A VAT registered business that makes exempt supplies cannot recover VAT input tax paid in respect of expenses that are directly attributable to those supplies. Where a business is making both taxable and exempt supplies, it is necessary to distinguish carefully between inputs relating to exempt supplies and input tax in relation to taxable supplies.
Where the input tax relating to exempt supplies exceeds a de minimis limit (£625 per month or more than 50% of total input tax) it is also necessary to disallow some input tax relating to general overhead expenses, which are not directly attributable to any supplies made by the business. The VAT that cannot be recovered is computed using a partial exemption method.
UK VAT exemptions include financial services, insurance, health, education and some transactions relating to land and buildings. Businesses that are likely to be partially exempt for VAT purposes include banks, insurance companies, opticians, nursing homes and some schools.
Some construction companies and property investment companies may be partially exempt unless they plan carefully to ensure that they do not have exempt supplies on which input tax exceeds the de minimis limit. They may be in a position to avoid partial exemption by exercising the option to waive exemption (option to tax) which is available in relation to sales of land and leasing of commercial property.
The partial exemption year of a business runs to 31 March, 30 April or 31 May depending on the VAT return periods of the business. Often the business chooses VAT periods that coincide with its accounting period. The de minimis amount is computed for each month but is only provisional at that stage, and must be reworked at the end of the year to establish a final figure for exempt input tax which is computed on an annual basis. An annual adjustment is made on the VAT return for the quarter following the end of the year. The business now also has the option to make the adjustment on its final VAT return for the year.
In computing the exempt input tax, the business must first directly attribute its input tax to the taxable or exempt supplies as far as possible. This includes any input tax on expenses that relate directly to exempt or taxable supplies, whether these supplies were made in the current or the previous year or are to be made at some time in the future.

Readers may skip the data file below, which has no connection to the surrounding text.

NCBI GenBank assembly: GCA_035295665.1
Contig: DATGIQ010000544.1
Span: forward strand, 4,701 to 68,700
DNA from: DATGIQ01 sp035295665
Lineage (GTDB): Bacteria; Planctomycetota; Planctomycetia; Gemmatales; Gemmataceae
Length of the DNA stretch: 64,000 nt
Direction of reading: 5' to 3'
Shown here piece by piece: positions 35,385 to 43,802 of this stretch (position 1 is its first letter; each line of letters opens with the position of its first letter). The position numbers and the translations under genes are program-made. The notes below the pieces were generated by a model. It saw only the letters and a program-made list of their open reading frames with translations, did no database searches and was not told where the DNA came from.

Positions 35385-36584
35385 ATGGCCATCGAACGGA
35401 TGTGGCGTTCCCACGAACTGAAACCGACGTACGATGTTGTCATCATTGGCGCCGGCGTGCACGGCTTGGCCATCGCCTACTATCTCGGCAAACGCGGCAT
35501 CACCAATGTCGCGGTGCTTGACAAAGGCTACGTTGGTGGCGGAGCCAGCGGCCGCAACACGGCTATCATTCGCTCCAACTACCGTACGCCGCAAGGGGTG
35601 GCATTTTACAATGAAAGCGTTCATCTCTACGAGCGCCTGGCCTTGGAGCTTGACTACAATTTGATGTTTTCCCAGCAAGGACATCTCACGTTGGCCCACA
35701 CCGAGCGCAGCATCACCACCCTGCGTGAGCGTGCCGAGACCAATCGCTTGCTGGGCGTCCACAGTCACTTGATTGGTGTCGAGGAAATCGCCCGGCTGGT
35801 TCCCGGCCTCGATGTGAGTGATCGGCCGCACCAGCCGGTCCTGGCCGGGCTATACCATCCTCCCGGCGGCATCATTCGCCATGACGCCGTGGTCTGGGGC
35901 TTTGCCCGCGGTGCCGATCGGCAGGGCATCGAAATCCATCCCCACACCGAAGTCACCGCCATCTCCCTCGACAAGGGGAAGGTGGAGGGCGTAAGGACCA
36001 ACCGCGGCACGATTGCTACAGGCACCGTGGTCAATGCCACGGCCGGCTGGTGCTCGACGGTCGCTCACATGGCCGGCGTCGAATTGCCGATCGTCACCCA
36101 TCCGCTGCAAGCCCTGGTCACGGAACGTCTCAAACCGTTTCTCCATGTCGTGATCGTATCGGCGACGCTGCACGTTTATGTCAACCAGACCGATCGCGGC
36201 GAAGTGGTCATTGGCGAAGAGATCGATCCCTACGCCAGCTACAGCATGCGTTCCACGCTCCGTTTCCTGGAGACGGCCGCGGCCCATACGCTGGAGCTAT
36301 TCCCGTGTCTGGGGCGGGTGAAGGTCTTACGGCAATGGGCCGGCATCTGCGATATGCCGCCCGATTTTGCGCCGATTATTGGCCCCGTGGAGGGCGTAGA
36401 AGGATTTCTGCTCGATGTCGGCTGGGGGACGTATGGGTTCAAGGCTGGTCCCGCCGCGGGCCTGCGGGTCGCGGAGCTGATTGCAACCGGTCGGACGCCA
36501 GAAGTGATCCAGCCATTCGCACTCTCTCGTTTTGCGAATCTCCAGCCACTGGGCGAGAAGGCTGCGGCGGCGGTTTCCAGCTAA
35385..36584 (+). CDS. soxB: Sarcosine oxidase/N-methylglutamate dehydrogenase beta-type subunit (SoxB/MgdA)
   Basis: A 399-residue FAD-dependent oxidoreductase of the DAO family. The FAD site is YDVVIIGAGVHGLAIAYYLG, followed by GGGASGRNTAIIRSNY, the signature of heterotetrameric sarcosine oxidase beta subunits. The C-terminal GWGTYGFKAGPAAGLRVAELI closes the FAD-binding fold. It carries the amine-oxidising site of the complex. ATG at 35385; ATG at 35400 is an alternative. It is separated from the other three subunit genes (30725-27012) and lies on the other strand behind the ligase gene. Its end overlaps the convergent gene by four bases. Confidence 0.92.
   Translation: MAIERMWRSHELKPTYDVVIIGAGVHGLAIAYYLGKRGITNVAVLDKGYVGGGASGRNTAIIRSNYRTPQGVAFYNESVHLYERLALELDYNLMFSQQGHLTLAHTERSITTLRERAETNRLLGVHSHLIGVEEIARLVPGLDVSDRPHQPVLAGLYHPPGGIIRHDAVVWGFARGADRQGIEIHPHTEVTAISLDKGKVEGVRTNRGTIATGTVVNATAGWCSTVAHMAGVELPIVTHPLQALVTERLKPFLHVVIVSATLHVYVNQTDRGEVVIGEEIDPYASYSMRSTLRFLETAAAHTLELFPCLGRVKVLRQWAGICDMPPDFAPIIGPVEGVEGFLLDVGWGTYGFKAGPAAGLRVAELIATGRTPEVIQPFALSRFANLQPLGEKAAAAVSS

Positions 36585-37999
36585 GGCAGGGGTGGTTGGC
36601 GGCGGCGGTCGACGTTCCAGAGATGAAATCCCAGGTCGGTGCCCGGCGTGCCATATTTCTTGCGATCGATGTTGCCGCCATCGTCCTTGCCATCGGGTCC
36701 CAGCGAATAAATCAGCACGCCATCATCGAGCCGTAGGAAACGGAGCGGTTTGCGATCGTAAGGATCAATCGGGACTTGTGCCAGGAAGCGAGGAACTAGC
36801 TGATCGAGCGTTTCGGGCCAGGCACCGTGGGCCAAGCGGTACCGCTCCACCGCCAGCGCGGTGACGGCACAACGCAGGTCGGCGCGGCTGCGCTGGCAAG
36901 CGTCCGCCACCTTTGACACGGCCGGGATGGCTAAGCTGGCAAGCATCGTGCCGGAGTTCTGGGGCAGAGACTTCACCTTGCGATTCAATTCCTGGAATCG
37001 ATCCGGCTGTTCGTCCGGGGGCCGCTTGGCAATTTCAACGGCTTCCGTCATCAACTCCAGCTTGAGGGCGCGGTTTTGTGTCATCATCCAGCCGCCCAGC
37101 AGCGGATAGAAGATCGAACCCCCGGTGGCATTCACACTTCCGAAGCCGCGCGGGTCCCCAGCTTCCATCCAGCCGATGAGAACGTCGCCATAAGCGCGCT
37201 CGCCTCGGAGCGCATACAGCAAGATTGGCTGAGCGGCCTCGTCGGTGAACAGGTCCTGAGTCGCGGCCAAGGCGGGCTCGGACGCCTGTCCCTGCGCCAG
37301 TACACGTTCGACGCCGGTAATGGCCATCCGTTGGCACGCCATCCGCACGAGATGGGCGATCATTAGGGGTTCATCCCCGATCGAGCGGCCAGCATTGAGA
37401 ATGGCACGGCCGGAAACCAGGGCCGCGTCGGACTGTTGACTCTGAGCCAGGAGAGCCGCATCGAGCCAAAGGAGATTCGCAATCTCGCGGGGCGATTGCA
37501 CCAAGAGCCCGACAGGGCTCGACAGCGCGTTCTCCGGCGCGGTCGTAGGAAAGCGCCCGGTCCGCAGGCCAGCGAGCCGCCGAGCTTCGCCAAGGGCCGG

The “residual” input tax is the VAT on general expenses that has not been directly attributed to taxable or exempt supplies. This is apportioned using either the “standard method” or a special method that must be agreed with HMRC before it is used.
The standard partial exemption method looks at the proportion of taxable and exempt supplies made in the period and apportions the residual input tax on the basis of the proportion of each type of supply. The method is straightforward and the relevant information is readily available.
However this may not be suitable for some businesses as it may not reflect the reality of the relation between general expenses and exempt supplies. For example, a business may have had one very large exempt transaction, where the VAT on related inputs was relatively small, but the standard method would lead to the business not being able to recover a large proportion of the VAT incurred on general overhead expenses.
An example is that a bank may receive small amounts of standard rated management fees for managing shares for clients but may have large exempt sales of securities. Under the standard partial exemption method, the exempt sales would weigh much more in determining the allocation of input tax on general overhead expenses, although the contribution by the exempt transactions to the bank’s profits may not be so great owing to a small margin on sales.
Special partial exemption methods
The business can use any special method approved by HMRC as fair and reasonable. Where HMRC and the business cannot agree on a method, they can direct the business to use a method based on their own assessment of the situation.
A special method could apportion input tax on the basis of staff numbers, transaction counts or the floor areas used for taxable and exempt supplies. The suitability of the special method would depend on the particular facts and circumstances of the business using the method. A method that might be used by a financial institution is an allocation of input tax on general overhead expenses based on the proportions of directly attributable input tax that relate to taxable and exempt supplies. The special method could also use the ratio of the total expenses and costs used in producing taxable supplies as compared to total costs relating to exempt supplies.
When applying to use a special partial exemption method, a business must declare that the method fairly and reasonably represents the extent to which the goods and services are used in making taxable supplies. If the special method proves not to produce a fair result and HMRC consider that the business should have known this beforehand, they can request the business to recalculate irrecoverable input tax retrospectively.
HM Revenue and Customs www.hmrc.gov.uk
“Value Added Tax” by Andrew Needham and Steve Allan, Bloomsbury Professional, 2009